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Alyson Miers Maker of Stories

Alyson Miers Maker of Stories

Alyson Miers was born into a family of compulsive readers and thought it would be fun to get on the other side of the words. She attended Salisbury University, where she majored in English Creative Writing for some reason, and minored in Gender Studies. In 2006, she did the only thing a 25-year-old with a B.A. in English can do to pay the rent: joined the Peace Corps.

Charlinders Walk Alyson Meirs

Charlinders Walk by Alyson Meirs

At her assignment of teaching English in Albania, she learned the joys of culture shock, language barriers and being the only foreigner on the street, and got Charlinder off the ground. She brought home a completed first draft in 2008 and, between doing a lot of other stuff such as writing two other books, she managed to ready it for publication in 2011.

She regularly shoots her mouth off at her blog, The Monster’s Ink, when she isn’t writing fiction or holding down her day job. She lives in Maryland with her computer and a lot of yarn.

Posted in Babbling, Guest Post | 1 Comment

Eagle Hunter Girl

Eagle Hunter Girl From A Mighty Girl’s Facebook page and the BBC

Ashol-Pan is the first female apprentice eagle hunter,

Ashol-Pan is the first female apprentice eagle hunter, which says something about Mongolia in the 21st Century.  Asher Svidensky Photography /Caters News Agency.

This young woman manages a 15-pound (7 kilo) bird with a 8-foot (230 cm)   wingspan that is capable of taking down a wolf or a deer, though the hunters usually go after rabbits and foxes (graphic video). Usually only boys are trained, but Ashol-Pan’s brother was drafted into the army, and she wanted to continue the tradition.

Asher Svidensky commented that Asholt-Pan was more comfortable with the large bird than the apprentice boys.

I remember wanting to learn some of my father’s carpentry trade, and his not being up for that–not wanting his little girl to be around the language and other aspects of construction. I could have chosen to learn more than I did, but I am so hopeful that more young women–and older ones for that matter–can learn skills that will make them as happy as Ashol-Pan seems to be as an eagle girl hunter (not huntress).

Ashol Pan, petting her eagle, a mighty girl. Photo Credit: Asher Svidensky

Ashol Pan, petting her eagle, a mighty girl. Photo Credit: Asher Svidensky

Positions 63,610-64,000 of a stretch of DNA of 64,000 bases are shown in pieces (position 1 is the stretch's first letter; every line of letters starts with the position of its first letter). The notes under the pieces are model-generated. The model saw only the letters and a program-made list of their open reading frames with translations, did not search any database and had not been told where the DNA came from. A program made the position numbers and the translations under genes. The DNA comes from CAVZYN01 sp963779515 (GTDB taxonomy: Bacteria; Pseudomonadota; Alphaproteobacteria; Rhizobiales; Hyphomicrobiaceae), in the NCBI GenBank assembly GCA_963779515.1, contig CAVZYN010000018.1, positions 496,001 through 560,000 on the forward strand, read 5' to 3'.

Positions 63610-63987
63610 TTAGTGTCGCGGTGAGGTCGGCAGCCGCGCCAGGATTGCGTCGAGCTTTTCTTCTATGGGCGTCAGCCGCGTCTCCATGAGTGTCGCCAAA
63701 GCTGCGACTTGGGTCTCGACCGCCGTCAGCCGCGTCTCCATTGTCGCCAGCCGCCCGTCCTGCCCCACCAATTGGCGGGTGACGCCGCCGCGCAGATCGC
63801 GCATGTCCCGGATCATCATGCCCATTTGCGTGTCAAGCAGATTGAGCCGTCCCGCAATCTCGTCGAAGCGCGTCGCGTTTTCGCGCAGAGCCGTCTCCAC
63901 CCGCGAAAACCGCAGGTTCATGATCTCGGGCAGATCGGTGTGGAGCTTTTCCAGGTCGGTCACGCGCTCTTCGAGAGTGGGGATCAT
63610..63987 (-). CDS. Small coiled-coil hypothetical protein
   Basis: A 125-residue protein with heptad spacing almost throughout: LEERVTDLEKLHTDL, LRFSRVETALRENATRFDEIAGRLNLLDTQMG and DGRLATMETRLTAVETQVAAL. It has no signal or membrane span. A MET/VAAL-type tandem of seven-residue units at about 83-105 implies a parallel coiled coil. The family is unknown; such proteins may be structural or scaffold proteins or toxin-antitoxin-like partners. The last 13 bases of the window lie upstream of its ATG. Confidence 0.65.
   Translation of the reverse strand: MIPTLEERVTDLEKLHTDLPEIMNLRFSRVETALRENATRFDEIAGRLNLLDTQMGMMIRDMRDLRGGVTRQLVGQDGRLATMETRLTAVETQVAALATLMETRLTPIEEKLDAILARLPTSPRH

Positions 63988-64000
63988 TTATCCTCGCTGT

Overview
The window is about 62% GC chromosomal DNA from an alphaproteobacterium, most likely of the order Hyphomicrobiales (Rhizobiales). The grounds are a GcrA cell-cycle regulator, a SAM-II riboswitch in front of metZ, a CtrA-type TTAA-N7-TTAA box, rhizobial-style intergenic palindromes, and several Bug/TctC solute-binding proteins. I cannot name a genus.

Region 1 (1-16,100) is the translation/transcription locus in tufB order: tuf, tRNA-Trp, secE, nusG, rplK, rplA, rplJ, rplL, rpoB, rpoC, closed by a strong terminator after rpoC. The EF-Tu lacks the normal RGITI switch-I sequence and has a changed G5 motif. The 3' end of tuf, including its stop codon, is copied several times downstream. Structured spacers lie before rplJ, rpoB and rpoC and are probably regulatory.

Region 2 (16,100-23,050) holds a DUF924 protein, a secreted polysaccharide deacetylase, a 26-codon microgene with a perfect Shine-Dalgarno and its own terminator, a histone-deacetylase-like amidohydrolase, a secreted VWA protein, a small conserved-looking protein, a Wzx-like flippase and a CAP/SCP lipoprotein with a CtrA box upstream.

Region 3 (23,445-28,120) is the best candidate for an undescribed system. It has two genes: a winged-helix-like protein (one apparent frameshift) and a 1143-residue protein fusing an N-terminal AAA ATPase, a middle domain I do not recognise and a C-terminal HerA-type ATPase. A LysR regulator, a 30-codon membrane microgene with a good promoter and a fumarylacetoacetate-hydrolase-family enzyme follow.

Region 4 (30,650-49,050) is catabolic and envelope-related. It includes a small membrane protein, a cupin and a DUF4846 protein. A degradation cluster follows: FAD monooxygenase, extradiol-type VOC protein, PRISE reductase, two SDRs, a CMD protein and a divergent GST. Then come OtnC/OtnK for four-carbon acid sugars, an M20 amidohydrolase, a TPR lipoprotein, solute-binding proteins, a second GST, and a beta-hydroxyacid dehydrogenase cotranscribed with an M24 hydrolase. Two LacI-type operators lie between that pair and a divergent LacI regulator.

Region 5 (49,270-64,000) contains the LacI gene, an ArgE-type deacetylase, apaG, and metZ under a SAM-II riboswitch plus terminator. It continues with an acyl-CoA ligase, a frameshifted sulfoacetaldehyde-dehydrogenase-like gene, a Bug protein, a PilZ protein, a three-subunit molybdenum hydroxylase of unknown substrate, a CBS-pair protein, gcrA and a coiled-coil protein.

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Women are More than Lady Parts

Angelina Jolie

Angelina Jolie –Photo credit: Ian West/PA Wire

In Hollywood, nothing is unusual about a woman having surgical procedures, but most of the time, these excisions are kept secret because they are designed to maintain the look of a 20-something starlet.  Then there are women, like Angelina Jolie, who are open and honest about their choices, as radical as they may seem, to maximize their chances of a long life and a long career.

Jolie has had her lady parts removed because she carries the gene that killed her mother and her maternal grandmother with cancer.  She uses her celebrity as a channel of communication, a statement of the realities of life, as opposed to the glamour of video.

Janet Hughes of the Western News suggests that Jolie will no longer be attractive “more than for her cheekbones” and goes on to discuss how other stars have used HRT and facelifts to stay young looking.  That’s their privilege—it is their bodies, and they make their choices.

But to suggest that Jolie is only cheekbones with no lady parts denies her talent, her intelligence and her backbone. Here’s a news flash: Women are more than lady parts.

Menopause is freedom from unexpected “accidents” of femaleness.  Menopause brings its own wisdom, whether from surgery or from moving out of middle age into cronedom.  It’s time that this culture grew up, and recognized that according to the 2010 US census, 42% of  adult women  in the US are over 55, the average age for onset of menopause
(adult = over age 19; 32% of all females,  16% of the total population).

It is ridiculous to imagine that 42% of women in America are no longer viable as human beings—or as actresses. I submit the following as evidence from IMDB:

  • Angelina Jolie lady parts

    Hollywood actress Angelina Jolie was made an honorary Dame by Queen Elizabeth in recognition of her work against sexual violence

    Angelica Huston

  • Candice Bergen
  • Diane Keaton
  • Glenn Close
  • Goldie Hawn
  • Helen Mirren
  • Judy Dench
  • Kathy Bates
  • Kirsty Alley
  • Maggie Smith
  • Mary Steenbergen
  • Meryl Streep
  • Olivia Newton-John
  • Renee Russo
  • Susan Sarandon

An agent once asked me, with a snide grin, if I wanted the main character of my first novel, Maven Fairy Godmother, to be played by Angelina Jolie.  The answer is still no, I’d prefer Kathy Bates, but for Maven’s arch nemesis and Fairy Godmother Superior, Jolie would be exquisite. She knows how to make hard choices and how to set priorities for her own life.  She is a grown woman, having intestinal fortitude, which is more important than lady parts. Someone explain this to Brittany Spears.

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“Normalize the Idea of Women Existing”